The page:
Thousands of people have lined the streets of Guinea's capital to greet the newly announced leader of this week's military coup.
Captain Moussa Dadis Camara waved at the crowds Wednesday as a convoy of several hundred pro-coup soldiers paraded through the streets of Conakry. The crowd cheered him on, chanting "Long live the new leader."
In a radio address earlier, Camara said he will lead a 32-member interim administration called the National Council for Democracy and Development, CNDD, which will include six civilians. He said soldiers have no plans to remain in power, adding that elections will be held by the end of 2010.
Soldiers declared a nighttime curfew, but later delayed it until Friday, saying they wanted to allow Christians to celebrate the Christmas holiday.
The unrest follows the death of Guinea's longtime President Lansana Conte on Monday.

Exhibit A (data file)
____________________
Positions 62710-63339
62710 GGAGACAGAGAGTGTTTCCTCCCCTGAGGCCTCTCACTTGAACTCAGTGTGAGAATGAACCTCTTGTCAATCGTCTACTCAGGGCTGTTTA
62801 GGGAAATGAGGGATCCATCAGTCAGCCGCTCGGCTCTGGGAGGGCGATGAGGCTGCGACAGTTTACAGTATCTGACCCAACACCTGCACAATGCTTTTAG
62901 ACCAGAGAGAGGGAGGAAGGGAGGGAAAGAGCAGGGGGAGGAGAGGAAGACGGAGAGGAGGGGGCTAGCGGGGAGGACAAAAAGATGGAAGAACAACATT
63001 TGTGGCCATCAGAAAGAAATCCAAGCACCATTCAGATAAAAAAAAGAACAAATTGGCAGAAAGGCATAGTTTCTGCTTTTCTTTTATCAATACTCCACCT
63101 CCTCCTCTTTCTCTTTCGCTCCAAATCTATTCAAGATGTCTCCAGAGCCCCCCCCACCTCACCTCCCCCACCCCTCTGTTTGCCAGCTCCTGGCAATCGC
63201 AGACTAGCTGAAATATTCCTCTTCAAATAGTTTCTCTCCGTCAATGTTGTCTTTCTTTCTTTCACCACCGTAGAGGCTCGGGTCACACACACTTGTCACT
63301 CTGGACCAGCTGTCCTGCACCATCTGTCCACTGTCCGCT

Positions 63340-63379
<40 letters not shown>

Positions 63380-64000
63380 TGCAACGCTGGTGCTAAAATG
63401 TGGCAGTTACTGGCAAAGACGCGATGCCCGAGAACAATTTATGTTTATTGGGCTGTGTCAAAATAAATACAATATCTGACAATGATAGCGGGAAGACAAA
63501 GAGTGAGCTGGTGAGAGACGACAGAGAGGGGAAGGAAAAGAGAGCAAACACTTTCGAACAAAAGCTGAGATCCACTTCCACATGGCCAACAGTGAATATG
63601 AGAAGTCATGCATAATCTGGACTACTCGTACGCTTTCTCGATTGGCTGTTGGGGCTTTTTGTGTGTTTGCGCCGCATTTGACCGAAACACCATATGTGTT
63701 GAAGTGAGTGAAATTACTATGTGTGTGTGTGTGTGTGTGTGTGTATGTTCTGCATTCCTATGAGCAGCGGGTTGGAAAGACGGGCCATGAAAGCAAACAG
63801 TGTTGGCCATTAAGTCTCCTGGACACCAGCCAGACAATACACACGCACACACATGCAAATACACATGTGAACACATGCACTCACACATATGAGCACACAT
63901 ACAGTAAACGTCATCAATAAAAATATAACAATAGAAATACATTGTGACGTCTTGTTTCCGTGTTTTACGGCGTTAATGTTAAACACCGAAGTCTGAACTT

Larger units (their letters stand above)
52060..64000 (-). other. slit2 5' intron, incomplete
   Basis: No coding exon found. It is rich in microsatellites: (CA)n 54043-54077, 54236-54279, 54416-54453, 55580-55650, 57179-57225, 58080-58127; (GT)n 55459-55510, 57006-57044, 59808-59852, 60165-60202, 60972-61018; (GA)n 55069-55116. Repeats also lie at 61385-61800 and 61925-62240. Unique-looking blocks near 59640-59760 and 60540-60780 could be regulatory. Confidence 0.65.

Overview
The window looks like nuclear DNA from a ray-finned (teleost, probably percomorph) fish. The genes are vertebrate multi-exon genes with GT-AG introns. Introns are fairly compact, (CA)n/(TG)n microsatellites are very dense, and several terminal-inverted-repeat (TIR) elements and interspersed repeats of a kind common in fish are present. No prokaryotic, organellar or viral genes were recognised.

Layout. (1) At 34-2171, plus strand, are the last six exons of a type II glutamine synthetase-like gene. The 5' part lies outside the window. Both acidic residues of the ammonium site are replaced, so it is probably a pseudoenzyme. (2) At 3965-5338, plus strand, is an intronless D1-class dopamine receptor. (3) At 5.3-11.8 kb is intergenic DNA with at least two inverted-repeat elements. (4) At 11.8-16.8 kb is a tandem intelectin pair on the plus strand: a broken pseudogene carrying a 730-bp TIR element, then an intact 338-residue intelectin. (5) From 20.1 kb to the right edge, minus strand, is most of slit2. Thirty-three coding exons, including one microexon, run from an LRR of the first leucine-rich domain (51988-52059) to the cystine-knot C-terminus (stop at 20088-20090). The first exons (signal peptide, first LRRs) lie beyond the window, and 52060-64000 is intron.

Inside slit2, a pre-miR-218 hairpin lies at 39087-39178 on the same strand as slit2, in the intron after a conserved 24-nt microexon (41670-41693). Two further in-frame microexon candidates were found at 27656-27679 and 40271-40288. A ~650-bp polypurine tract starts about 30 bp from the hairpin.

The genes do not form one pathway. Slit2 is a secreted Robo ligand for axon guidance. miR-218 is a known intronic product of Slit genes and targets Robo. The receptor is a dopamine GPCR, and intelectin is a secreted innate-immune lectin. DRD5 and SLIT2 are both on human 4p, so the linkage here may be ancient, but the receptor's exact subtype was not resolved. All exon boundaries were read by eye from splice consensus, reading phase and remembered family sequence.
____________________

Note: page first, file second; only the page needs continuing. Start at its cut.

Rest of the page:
The prime minister, army chief and speaker of the National Assembly have asserted that the civilian government is still in power. However, a journalist in Conakry tells VOA's French to Africa service that no one has tried to stop the parading soldiers.
In Washington Wednesday, U.S. State Department Deputy Spokesman Robert Wood called for the restoration of civilian, democratic and constitutional rule in Guinea. He said the United States is examining its options, such as cutting off aid to the country.
The African Union Peace and Security Council also condemned the coup during an emergency meeting on the Guinea situation. Zambia's ambassador, Patrick Sinyinza, who holds the council's rotating chairmanship, expressed concern that recent events in Mauritania and now in Guinea could signal a return to the era of seizing power by force in Africa.